So… Here’s the short version:

                Already went through Customs.  Super easy, with gracious officers who actually seemed happy that we were here-Check.

Dive shops.  One on every corner.  I think that CVS and Rite Aid took their business model from these guys-if you leave your door unlocked, there’ll be a dive shop up and running in your space the next morning when you get up.  This island is set up for below the water activities.  If you need the toys, you can find them here.  Also-kudos to the internet.  Prices of equipment are very competitive, in fact, many shops will honor or beat an internet price for the same doodad.  We’re looking for an underwater camera and housing for the Admiral, and finding prices very competitive-especially when you figure in shipping costs. -Check

Food.  Grocery shopping is a real pleasure-even better if you can decipher Dutch (thank you, Google Translate!!)  Instead of going shopping and setting our menu based on what was available in the store, we’re back to creating menus, then shopping for what we need.  Reminds us of Martinique.  Better than Martinique, every Tuesday and Friday, there’s a free bus to VanDenTweel, the “Gucci” supermarket for your provisioning pleasure.  Eating out is also a pleasure, with multiple, not wrong choices.  In the 3 weeks that we’ve been here, we’ve eaten at everyplace from local holes in-the-wall to food trucks and kiosks, to fine dining.  So much for losing weight!  I’m loathe to recommend particular venues-ask around to decide what sounds good for your tastes.  You already know that we like fine dining as well as the funky stuff, so iguana soup, goat stew, and tripe casserole may not float your boat.

Diving.  What superlatives are left to be said?  The reefs have certainly changed from our last visit, around 30 years ago, and not for the better.  At that time, the dive guide listed 14 dive sites.  Now, the newest edition lists over 100.  That being said, the diving is still superb.  After two weeks for me to shake off the “Grenada Cough,” we have been diving nearly every day from our tender, “White Star,” who recently received a dive ladder, courtesy of “Yours Truly’s” monkey work, under the tutelage of the Admiral.  Oh…..diving.  We participated in a dive “cleanup” of the harbor after the Bonaire Sailing Regatta, which left plenty of human-made trash (translation-bottles, paper cups, and assorted crap on the bottom.)  100 divers pulled up around half a dumpster of crap off the bottom.  There, we met Marije and Bart, a young Dutch couple taking time off from life to backpack around the world.  The post-dive appreciation barbeque at Hamlet Oasis, hosted by “Dive Friends”, was an enjoyable evening.  The next afternoon, drinks on Alizann with Marije and Bart proved to be very enjoyable.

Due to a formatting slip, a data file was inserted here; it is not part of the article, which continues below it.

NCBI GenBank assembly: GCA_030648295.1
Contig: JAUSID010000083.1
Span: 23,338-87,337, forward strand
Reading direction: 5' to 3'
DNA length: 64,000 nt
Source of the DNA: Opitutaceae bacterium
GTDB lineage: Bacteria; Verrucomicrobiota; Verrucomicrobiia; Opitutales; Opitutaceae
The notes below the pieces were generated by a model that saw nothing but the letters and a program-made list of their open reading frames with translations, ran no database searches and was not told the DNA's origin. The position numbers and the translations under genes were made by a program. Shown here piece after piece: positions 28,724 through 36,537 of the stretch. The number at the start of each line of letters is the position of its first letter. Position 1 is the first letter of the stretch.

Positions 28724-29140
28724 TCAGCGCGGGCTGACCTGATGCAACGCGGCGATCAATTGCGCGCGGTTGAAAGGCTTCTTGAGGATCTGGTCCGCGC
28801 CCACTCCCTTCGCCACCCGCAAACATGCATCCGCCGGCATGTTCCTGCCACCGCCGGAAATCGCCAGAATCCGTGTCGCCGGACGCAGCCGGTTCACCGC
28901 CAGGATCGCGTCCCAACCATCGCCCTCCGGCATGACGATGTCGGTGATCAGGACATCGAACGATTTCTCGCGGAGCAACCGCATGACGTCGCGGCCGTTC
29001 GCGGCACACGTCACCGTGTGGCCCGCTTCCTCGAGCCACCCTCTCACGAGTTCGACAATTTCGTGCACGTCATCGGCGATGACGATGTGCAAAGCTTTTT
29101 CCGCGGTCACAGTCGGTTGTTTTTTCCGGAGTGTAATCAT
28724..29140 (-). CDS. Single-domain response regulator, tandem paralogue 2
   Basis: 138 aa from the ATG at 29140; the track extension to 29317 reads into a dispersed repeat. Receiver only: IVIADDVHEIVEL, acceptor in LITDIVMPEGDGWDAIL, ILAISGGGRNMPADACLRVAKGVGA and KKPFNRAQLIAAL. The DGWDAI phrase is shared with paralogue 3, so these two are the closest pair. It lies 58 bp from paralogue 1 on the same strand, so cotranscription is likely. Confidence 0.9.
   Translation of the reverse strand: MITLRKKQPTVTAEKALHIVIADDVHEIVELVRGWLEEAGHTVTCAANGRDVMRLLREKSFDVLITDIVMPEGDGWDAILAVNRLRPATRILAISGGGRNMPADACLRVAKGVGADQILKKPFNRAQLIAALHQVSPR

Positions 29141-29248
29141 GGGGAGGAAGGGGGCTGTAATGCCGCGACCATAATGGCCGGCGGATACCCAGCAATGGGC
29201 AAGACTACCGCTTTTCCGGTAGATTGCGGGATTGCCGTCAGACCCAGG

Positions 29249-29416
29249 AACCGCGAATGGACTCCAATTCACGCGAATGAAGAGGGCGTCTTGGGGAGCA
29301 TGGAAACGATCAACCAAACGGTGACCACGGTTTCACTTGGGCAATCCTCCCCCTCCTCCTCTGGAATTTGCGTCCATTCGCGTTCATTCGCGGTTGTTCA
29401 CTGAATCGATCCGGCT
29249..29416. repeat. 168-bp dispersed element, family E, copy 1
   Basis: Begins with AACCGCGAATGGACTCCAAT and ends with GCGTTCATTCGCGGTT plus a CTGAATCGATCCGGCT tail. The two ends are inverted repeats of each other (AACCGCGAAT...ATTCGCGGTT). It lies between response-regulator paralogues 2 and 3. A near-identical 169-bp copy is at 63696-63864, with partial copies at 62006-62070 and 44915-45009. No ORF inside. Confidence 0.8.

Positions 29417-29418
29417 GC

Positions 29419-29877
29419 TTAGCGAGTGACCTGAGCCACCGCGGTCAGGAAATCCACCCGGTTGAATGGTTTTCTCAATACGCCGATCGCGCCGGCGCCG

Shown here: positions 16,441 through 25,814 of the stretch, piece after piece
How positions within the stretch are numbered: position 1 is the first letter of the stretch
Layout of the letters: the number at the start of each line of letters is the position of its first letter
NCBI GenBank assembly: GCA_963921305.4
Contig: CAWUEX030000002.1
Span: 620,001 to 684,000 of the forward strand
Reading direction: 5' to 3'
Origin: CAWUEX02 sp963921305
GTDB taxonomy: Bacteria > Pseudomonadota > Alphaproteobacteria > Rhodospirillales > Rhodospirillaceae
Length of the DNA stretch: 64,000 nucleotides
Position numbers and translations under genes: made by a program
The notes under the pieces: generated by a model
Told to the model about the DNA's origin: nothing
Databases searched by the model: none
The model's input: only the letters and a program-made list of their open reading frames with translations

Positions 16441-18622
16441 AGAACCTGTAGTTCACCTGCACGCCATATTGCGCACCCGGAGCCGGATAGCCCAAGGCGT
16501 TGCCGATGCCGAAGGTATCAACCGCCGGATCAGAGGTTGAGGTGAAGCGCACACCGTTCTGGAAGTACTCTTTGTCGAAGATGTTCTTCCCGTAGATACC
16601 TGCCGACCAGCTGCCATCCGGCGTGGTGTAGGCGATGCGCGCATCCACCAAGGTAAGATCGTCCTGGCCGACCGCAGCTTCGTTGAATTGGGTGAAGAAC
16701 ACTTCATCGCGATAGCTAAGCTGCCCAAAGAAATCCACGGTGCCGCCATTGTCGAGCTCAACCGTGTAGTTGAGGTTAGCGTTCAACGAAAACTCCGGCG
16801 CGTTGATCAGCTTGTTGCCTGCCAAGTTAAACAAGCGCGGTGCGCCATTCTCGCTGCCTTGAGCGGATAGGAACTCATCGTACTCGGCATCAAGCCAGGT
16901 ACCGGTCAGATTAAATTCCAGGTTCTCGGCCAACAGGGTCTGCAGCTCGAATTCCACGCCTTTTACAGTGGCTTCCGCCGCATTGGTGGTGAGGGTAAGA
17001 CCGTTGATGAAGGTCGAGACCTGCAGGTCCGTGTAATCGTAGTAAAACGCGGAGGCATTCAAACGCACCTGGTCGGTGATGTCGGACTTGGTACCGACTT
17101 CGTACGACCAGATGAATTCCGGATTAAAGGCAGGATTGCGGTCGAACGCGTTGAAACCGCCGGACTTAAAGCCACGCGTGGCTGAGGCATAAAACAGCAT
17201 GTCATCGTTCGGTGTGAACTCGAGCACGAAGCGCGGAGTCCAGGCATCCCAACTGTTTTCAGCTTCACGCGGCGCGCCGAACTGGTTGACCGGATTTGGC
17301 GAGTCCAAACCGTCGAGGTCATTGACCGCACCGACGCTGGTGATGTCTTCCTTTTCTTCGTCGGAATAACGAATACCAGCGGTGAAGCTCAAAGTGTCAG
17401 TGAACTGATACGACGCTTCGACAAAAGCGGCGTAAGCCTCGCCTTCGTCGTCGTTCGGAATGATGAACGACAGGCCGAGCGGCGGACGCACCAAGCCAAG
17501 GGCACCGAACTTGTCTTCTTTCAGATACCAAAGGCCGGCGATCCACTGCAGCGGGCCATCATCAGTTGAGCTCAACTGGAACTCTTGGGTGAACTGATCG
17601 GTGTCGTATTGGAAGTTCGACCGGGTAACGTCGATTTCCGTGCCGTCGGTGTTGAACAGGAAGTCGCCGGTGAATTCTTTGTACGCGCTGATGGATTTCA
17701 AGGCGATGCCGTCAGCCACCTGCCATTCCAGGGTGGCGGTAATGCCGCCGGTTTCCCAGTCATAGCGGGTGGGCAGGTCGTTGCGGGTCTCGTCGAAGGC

The Girl.  Well, she has certainly become a “Marina Queen.”  After anchoring out almost exclusively for the first 3 years, we have kinda settled into the “tie up, plug in, drop off the bikes, rentacar, and keep our lives cushy routine.  The whole setup here in Bonaire kinda pushed us in that direction anyway:

  1.  You can’t anchor anywhere on Bonaire (reef protection) There are a finite number of moorings here (less than 40) You need to “know somebody” to get one, as they’re “first come, first serve”, and when a boat is leaving, they have already been in contact with someone who will slip onto the mooring the second that they’re off.
  2. We have internet coverage here in the marina.  Good for streaming American football, Skyping our kids, and downloading Netflix.
  3. It’s easy to put our bikes on land.
  4. The rental car’s right here.
  5. Maybe we’re getting older, and like to step off the boat onto land without schlepping in on the dinghy